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Shadyside gallery’s annual teapot exhibit is bold, brash, beautiful |
Art & Museums

Shadyside gallery’s annual teapot exhibit is bold, brash, beautiful

Morgan Glass Gallery
View of 'Teapots!' installation at Morgan Glass Gallery with Meryl Ruth's 'Ra-Ta-Tat Tea' (left) and Ron Layport's 'Thunderhead Tea' in the foreground.
Morgan Contemporary Glass Gallery
View of the eighth invitational 'Teapots!' exhibit at Morgan Contemporary Glass Gallery in Shadyside.
Morgan Glass Gallery
Cory McCrory 'The Morning People'
Morgan Glass Gallery
Jonathan Capps 'Teapot-time Dilation'
Morgan Glass Gallery
Cory McCrory 'The Morning People'
Morgan Glass Gallery
Jeffrey Lloyd Dever 'Tableaux de Jardin'
Morgan Glass Gallery
Closeup of cup from Mike Mangiafico & Ed Pinto's 'Honey Pot Tea Set'
Morgan Glass Gallery
Jeffrey Lloyd Dever 'Autumn Beckons'
Morgan Glass Gallery
Brian Engel 'Cowboy Tea'
Morgan Glass Gallery
Mike Mangiafico & Ed Pinto 'Honey Pot Tea Set'
Morgan Glass Gallery
Jennifer Maestre 'Shave Some Tea For Me'

A teapot may strike you as the most basic of kitchen accoutrements, but one look at the exhibit “Teapots! 8th Invitational” on display at Morgan Contemporary Glass Gallery, and you will never look at another teapot the same again.

Artist-made teapots, especially, can take the form of just about anything the artist can dream up. The result is an exciting, eclectic and engaging exhibit that features nearly 80 teapots by more than 60 artists. They are made from myriad materials, from ceramic to fiber, wood to glass, metal and more — even pencil shavings, such Jennifer Maestre’s colorful “Shave Some Tea for Me.”

Now in its eighth year, the exhibit has grown from an all glass-teapot show to one of many forms of expression.

“We asked that their pieces be representative of their work and bear some resemblance to a teapot form,” says gallery owner-director Amy Morgan about the artists she chose to participate. “Many of these artists have never made teapots, so we never quite know what we’ll get.

“Our goal this year was to have additional depth in media so that we could really showcase diversity,” Morgan says. “It seems that we have been successful, as our clients seem amazed at the complexity and originality of the work in this show.”

Some of the teapots are tiny, like Holly Dobkin’s “Tip Me Over,” which is a pumpkin-shaped silver teapot set like a jewel atop a ring one can wear.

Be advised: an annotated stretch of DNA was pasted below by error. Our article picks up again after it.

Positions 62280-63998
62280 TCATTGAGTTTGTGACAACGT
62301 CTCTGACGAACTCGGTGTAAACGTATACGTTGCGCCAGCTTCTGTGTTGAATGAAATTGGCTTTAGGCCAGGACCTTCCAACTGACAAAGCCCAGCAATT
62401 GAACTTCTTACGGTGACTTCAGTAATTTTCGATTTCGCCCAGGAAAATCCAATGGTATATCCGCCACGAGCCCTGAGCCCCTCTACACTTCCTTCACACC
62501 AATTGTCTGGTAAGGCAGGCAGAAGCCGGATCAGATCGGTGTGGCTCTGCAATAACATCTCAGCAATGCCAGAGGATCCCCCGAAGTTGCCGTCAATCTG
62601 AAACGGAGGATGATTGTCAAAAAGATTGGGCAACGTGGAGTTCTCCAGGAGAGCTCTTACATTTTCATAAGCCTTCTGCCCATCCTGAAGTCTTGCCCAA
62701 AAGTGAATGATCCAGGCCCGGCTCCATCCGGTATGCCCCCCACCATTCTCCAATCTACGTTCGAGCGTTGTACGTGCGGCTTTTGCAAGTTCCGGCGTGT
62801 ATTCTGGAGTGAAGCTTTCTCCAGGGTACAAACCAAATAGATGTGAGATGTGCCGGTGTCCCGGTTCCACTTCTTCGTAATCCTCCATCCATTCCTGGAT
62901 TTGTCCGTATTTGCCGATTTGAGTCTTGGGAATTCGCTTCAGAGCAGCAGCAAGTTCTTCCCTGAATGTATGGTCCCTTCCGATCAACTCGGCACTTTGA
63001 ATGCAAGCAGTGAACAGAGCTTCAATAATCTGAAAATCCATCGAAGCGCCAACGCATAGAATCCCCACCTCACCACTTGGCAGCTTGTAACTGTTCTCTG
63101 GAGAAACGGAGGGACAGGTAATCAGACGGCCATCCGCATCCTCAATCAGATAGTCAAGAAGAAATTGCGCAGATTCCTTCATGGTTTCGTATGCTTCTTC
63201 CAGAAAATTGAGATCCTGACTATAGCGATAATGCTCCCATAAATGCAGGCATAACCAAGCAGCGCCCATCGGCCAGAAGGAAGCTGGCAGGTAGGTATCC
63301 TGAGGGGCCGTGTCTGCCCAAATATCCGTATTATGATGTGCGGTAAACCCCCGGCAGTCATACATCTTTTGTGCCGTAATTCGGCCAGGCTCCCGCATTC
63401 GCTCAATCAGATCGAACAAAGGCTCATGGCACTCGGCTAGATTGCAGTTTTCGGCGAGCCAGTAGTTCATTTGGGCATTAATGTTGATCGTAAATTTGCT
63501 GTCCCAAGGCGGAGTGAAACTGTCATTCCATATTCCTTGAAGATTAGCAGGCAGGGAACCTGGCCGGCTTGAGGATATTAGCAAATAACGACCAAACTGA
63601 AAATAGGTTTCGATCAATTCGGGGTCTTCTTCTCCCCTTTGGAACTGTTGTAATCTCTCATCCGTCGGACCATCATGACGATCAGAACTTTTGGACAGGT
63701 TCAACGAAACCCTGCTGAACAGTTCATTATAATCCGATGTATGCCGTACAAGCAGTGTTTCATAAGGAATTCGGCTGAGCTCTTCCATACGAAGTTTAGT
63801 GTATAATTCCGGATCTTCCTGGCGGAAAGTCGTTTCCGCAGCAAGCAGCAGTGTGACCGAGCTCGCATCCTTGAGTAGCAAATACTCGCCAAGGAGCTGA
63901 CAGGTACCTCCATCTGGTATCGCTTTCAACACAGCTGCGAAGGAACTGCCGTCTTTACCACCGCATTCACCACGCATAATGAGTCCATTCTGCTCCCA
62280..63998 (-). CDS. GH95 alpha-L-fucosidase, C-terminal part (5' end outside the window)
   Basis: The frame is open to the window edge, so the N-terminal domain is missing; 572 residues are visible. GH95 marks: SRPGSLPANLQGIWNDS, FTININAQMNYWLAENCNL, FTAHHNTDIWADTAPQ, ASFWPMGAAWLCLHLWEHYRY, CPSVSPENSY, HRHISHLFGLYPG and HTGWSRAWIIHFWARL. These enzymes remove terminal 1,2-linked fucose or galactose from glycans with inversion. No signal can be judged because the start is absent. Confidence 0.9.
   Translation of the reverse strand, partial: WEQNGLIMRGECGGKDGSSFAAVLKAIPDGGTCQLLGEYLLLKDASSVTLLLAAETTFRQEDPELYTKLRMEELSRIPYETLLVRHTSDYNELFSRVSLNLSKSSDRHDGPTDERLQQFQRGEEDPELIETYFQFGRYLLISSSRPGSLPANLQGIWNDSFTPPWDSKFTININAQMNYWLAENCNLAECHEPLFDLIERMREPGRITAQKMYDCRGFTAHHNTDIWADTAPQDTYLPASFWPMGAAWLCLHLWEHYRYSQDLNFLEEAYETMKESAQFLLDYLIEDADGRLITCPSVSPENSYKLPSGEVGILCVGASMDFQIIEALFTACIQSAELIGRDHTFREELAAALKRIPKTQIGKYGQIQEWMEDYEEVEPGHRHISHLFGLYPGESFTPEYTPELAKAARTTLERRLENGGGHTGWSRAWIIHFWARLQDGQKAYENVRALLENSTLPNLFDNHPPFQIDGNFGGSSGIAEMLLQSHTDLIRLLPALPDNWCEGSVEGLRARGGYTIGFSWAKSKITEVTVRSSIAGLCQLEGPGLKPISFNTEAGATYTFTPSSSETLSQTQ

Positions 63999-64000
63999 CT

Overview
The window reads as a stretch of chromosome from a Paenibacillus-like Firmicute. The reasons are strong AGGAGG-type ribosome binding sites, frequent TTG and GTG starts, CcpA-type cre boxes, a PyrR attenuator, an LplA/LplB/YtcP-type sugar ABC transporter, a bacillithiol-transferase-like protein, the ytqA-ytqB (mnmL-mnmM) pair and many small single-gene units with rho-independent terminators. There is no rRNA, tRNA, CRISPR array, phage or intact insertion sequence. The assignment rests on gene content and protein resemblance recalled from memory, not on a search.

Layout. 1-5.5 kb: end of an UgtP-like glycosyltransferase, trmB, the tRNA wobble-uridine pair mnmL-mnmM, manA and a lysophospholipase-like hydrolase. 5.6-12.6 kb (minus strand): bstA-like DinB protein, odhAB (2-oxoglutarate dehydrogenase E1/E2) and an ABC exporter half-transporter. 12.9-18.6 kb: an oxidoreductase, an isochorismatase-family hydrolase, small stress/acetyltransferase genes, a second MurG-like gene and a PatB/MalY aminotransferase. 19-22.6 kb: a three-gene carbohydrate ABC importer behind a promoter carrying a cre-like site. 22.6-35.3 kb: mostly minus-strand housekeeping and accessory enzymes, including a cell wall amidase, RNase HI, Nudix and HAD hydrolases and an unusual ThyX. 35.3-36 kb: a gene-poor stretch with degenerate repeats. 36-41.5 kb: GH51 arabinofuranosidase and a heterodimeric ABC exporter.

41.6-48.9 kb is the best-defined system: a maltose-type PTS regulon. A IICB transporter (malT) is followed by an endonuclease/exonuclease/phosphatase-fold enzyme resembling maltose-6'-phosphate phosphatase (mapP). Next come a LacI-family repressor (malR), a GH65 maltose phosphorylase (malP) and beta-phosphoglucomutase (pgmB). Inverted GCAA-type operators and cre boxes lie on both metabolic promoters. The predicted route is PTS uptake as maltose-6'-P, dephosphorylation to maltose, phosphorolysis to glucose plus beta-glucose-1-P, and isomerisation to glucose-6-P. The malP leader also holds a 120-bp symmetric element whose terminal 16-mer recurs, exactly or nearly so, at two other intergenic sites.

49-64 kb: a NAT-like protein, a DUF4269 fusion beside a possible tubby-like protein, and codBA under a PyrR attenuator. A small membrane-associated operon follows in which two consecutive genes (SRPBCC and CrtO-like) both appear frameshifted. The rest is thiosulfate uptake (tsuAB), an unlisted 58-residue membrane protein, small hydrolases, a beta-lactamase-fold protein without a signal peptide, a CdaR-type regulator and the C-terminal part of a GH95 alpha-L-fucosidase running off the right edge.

Some are grand, such as Brian Engel’s “Cowboy Tea,” a nonfunctional teapot made of solid cast glass.

“I love the old West and cowboy culture, so this pot was made to reflect that vintage metal-enamel style with a contemporary twist,” Engel says. “Making tea is somewhat of a ritual, and imagination plays a strong role in my work. So, by creating a nonfunctional pot that expresses action, I’m hoping the viewers can imagine themselves sitting next to a fire on a cold morning waiting for the moment the water boils.”

Like Engel’s piece, many of the teapots on display have a story to tell.

Cory McCrory’s “Morning People” tells the story of a busy family getting ready for their day, each seen popping out of a window of a small house that makes up the top half of the teapot.

“I am obsessed with houses and what goes on inside them — family dynamic, are they happy, is someone sick, hurt or getting hurt,” McCrory says. “Morning people are just one of thousands of different types of people that could be. They are chipper and ready to take on the day with gusto and a smile or a song.”

Mike Mangiafico and Ed Pinto’s “Honey Pot Tea Set,” a wooden teapot with two teacups and saucers served up on a tray, is a real standout. The teapot is displayed as if cracked open to reveal it is host to an infestation of glass honeycombs with a small swarm of glass honeybees attending the party.

“After procuring some wild honeycombs from a local farmer, we set about casting these three-dimensional wax forms into glass,” Mangiafico says. They had to ask themselves, “Well, how do you do this? There is no tutorial or lesson to draw upon for instruction.”

After much trial and error, they made a two-part silicone rubber mold of the honeycomb. “We would fill the rubber molds with glass powder and a binder to create the replica of the original comb,” Mangiafico says. “Then we would place it in the kiln and carefully fire it to tack fuse into a solid-glass form. For a binder, I simply used water and created slurry with the powder. I filled the rubber with the slurry, then froze it solid. I really have control over the colors, too, by blending different powders.”

Mangiafico created the bees in flame-worked glass, and Pinto did the woodturning for the teapots, cups and saucers. The result is a magnificent culmination of effort, one that takes center stage in an already compelling exhibit full of equally talented efforts.

Many of the remaining works have just as interesting back stories, as well, from the autumnal inspired works of Jeffrey Lloyd Dever to Jonathan Capps “Teapot-time Dilation,” which shows slices of a glass teapot as if seen through an MRI machine, that beg to be discovered before the show ends June 1.

Kurt Shaw is the art critic for Trib Total Media. He can be reached at

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